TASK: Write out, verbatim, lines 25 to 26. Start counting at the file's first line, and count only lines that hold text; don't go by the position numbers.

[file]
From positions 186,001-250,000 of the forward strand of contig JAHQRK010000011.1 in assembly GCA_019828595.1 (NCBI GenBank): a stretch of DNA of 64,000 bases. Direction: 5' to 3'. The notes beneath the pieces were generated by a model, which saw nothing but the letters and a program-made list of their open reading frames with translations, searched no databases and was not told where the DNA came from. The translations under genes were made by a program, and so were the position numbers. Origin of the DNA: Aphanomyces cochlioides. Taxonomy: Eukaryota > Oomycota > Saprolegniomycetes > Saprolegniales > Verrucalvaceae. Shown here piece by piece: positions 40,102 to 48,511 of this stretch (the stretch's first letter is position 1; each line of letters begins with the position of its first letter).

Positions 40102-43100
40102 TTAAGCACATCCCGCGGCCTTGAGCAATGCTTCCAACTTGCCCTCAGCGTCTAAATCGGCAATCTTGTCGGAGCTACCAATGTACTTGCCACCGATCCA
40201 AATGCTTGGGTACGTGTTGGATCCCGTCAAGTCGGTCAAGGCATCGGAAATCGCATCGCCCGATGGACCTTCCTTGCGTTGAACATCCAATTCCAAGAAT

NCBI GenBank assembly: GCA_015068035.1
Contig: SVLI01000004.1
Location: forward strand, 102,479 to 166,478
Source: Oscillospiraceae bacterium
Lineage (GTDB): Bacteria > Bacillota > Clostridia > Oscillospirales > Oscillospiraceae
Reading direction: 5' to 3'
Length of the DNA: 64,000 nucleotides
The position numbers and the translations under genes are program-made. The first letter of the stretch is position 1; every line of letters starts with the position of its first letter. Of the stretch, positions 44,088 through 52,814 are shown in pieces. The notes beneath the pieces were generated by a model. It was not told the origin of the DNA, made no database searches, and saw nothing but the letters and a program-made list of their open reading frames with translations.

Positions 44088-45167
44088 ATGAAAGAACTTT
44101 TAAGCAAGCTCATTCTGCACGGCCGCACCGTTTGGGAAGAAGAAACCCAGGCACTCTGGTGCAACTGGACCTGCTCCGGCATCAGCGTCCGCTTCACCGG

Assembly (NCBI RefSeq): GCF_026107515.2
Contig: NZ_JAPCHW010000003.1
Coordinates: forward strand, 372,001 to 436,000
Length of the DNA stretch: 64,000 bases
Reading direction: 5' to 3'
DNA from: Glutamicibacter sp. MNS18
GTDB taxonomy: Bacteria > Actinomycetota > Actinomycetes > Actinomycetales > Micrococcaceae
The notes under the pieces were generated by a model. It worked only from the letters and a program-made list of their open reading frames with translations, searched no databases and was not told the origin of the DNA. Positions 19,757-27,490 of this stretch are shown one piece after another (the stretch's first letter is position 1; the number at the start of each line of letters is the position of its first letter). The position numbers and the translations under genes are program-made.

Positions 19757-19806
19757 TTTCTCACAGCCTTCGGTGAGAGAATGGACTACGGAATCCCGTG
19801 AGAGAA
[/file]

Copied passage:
19757 TTTCTCACAGCCTTCGGTGAGAGAATGGACTACGGAATCCCGTG
19801 AGAGAA